Background: Conflicting data exists regarding the effect of hemispheric lateralization on acute ischemic stroke outcome. Some of this variability may be related to heterogeneous study populations, particularly with respect to the level of arterial occlusion. Furthermore, little is known about the relationship between stroke lateralization and predictors of outcome. The purpose of this study was to characterize the impact of stroke lateralization on both functional outcome and its predictors in a well-defined population of anterior circulation proximal artery occlusions treated with IAT.
Methods: Thirty-five consecutive left- and 35 consecutive right-sided stroke patients with intracranial ICA and/or MCA occlusions who underwent IAT were retrospectively analyzed. Ischemic change on pre-treatment imaging was quantified. Reperfusion success was graded using the Mori scale. Good outcome at three months was defined as an mRS <or= 2. Left- and right-sided strokes were compared for outcome and its predictors.
Result: Of 70 patients with median NIHSS score of 18 (IQR, 14-21), 19 (27.1%) had a good outcome. There were 21 terminal ICA and 49 MCA occlusions. There was no difference in the rate of good outcomes between left- (n = 9) and right-sided (n = 10) strokes (p = 0.99). There were no significant differences in occlusion level, age, ischemic change on initial imaging and degree of reperfusion between left- and right-sided strokes. Left-sided strokes had higher baseline NIHSS scores (p = 0.02) and lower admission SBP (p = 0.009). Independent predictors of outcome for left-sided strokes were NIHSS (p = 0.0002) and reperfusion (p = 0.006), and for right-sided strokes were age (p = 0.002) and reperfusion (p = 0.003). In univariate analysis, pre-treatment ischemic change on NCCT was associated with outcome only for left-sided strokes (p = 0.05).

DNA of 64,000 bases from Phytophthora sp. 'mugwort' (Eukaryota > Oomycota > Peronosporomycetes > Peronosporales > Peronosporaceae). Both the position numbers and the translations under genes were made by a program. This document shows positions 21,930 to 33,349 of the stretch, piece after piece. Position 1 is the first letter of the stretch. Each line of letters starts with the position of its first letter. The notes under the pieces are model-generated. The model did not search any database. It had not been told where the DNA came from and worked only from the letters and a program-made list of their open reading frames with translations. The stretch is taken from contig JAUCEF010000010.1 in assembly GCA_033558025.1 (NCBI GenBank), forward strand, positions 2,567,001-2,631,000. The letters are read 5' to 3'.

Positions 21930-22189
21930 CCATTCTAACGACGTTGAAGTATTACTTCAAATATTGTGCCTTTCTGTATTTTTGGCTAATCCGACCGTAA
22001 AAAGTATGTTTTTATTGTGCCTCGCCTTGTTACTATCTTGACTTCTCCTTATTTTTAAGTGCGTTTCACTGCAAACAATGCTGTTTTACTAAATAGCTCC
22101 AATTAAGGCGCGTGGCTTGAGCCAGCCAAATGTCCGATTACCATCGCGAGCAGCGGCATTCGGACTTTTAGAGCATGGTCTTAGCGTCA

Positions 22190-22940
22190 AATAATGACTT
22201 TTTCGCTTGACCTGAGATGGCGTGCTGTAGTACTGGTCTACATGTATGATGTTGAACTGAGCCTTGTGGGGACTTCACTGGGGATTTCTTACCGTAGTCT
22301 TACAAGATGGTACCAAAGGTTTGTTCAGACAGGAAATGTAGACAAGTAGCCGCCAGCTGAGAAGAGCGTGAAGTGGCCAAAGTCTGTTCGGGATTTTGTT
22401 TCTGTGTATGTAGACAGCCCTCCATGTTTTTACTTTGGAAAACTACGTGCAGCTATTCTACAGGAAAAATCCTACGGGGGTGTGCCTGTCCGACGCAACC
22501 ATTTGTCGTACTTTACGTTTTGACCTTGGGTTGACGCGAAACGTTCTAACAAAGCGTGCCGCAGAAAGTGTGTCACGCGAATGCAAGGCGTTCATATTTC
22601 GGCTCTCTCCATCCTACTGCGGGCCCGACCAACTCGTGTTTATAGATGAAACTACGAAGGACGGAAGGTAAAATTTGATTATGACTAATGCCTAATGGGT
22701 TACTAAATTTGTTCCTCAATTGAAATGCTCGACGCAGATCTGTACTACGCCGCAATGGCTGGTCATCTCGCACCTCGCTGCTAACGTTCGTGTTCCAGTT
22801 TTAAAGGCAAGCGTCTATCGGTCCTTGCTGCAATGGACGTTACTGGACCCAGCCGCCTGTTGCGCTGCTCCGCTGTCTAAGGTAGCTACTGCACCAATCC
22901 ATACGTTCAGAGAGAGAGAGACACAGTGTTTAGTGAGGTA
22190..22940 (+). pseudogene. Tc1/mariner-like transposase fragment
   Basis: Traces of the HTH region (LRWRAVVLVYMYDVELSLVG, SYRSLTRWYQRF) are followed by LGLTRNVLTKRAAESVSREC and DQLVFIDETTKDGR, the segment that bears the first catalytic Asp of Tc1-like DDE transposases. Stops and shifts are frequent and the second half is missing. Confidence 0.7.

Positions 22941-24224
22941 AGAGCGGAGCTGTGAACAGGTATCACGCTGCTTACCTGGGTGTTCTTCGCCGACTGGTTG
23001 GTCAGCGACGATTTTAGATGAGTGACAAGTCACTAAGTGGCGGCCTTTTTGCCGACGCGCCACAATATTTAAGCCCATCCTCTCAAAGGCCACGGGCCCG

Conclusions: In anterior circulation proximal artery occlusions treated with IAT, hemispheric lateralization influences the clinical and imaging predictors of outcome. Most notably, NIHSS predicts outcome only for the left-sided strokes in this population. This finding has important implications for outcome prediction in the acute setting and indicates a need for stroke severity scales more sensitive to right hemispheric deficits.